In Ahmedabad’s Hemchandracharya Sanskrit Pathshala, the students go back to their roots. They learn the hard way here, directly from the ancient roots of Indian education.
What is it?
A school of learning without any examination system. Ahmedabad’s Hemchandracharya Sanskrit Pathshala is a school with a difference where everything is taught but starting from its primitive form.
How does it function?
The school in the Sabarmati area is hosting representatives from six countries who have come to the Gurukul to understand how it functions and how they can replicate the successful model.
Delegates from Nepal, Bhutan, Myanmar, Indonesia, Thailand and Japan participated in the event on May 3 and 4 where they engaged with the teachers, curriculum designers, parents and other stakeholders. Seeds of the event had been planted during a national convention of gurukuls that took place at Ujjain in April.
Aims & Objective
Deepak Koirala, assistant-in-charge of the Gurukul Project, Bharatiya Shikshan Manch (BSM), and principal of the pathshala, said that Gujarat today has about 50 gurukuls out of 4000-odd in India. “Our aim is to revive the ancient system of ‘manushya gaurav’ rather than emphasis on the current education system, due to which we see news of highly qualified graduates vying for the job of a peon. Our focus is also on a model which is environmentally and socially sustainable,” he said.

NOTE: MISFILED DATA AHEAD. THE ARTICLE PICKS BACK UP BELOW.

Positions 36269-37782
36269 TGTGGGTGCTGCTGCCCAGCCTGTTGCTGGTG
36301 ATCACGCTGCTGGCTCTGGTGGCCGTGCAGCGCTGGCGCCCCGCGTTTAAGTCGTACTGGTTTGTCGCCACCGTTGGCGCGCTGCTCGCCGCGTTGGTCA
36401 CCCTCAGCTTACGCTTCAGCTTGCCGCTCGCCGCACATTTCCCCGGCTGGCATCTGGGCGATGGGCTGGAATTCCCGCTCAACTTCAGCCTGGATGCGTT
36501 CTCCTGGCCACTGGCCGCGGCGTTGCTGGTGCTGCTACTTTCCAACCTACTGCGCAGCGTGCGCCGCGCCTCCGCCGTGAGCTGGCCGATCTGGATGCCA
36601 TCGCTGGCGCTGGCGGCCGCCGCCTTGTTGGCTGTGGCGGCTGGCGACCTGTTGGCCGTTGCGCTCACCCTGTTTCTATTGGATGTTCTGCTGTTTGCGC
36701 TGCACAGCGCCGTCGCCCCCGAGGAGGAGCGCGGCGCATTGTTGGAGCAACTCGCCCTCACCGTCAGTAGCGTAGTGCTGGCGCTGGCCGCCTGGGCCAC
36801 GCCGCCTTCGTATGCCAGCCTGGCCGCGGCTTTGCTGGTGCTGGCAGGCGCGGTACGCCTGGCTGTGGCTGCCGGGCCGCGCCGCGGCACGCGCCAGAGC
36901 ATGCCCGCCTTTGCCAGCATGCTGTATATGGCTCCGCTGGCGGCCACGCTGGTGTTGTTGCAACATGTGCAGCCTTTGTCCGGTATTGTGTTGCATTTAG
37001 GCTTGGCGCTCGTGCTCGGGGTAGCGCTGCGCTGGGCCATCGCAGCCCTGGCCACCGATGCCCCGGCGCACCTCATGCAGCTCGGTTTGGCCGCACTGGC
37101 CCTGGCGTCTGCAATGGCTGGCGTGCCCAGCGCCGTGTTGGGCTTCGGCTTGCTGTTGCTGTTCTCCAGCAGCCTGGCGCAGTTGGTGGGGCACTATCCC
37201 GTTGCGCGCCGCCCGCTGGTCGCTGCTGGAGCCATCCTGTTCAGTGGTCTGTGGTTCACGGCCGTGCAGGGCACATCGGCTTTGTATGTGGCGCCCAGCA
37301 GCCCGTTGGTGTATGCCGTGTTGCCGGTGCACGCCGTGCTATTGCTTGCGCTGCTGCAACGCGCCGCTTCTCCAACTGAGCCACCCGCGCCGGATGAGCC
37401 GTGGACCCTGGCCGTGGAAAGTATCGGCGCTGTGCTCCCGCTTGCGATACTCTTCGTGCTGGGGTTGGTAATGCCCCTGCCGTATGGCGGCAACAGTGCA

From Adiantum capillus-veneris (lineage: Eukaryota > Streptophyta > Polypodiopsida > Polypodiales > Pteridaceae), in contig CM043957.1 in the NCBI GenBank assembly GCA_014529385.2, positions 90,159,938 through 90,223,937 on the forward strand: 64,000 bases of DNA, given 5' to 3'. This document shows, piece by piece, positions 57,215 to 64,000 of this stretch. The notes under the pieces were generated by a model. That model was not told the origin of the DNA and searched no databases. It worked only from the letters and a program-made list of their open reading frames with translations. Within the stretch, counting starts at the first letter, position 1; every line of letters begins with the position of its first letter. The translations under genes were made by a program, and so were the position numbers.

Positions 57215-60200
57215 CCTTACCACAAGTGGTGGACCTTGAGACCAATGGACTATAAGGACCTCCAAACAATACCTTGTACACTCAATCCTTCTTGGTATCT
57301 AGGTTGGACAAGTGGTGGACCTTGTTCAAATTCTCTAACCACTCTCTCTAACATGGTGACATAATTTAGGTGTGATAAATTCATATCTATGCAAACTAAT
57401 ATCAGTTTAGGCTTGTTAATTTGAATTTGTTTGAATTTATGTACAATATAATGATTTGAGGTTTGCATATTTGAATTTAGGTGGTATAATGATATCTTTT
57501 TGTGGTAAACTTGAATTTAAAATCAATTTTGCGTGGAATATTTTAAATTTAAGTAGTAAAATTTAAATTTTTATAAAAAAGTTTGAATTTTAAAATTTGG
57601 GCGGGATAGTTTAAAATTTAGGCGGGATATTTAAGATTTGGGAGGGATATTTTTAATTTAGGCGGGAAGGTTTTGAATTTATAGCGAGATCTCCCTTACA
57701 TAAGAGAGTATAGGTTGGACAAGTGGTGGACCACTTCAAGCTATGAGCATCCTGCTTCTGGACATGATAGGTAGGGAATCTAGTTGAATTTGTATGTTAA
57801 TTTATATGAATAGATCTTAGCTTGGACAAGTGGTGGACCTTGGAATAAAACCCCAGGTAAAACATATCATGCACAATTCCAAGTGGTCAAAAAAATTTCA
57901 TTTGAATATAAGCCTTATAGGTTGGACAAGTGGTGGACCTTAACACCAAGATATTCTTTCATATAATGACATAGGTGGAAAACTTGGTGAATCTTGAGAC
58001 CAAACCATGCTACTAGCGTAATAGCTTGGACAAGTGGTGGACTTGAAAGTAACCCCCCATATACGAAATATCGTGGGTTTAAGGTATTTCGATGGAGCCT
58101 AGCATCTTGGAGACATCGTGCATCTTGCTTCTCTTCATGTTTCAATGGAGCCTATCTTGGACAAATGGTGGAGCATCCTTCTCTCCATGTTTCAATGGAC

The Principle Behind It
Aditya Khanal, who runs top management colleges in Nepal, said that he was attracted to the philosophy during one of his visits to the gurukul in Ahmedabad earlier. “Nepal has about 500 such institutions. Taking a cue from India, we have also formed Nepal Shikshan Parishad to promote the idea where the student is at the centre instead of the requirements of the system — providing a holistic opportunity for him or her to grow,” he said.
Myanmar has the 50-year-old Rameshwar Sanskrit Gurukul. Acharya Vishnuvallabhanand, principal of the institution, said that they are in talks with the government of India to provide recognition to the courses run in gurukuls so that they can take higher education in centres such as Varanasi in India.
“Bhutan has century-old gurukuls, some of which are surviving today. We have asked the Indian counterparts to ascertain whether there is any recognized degree or certificate so that the students can join the conventional system if they wish to,” said Uday Narayan, a representative from Bhutan.
Source: Times of India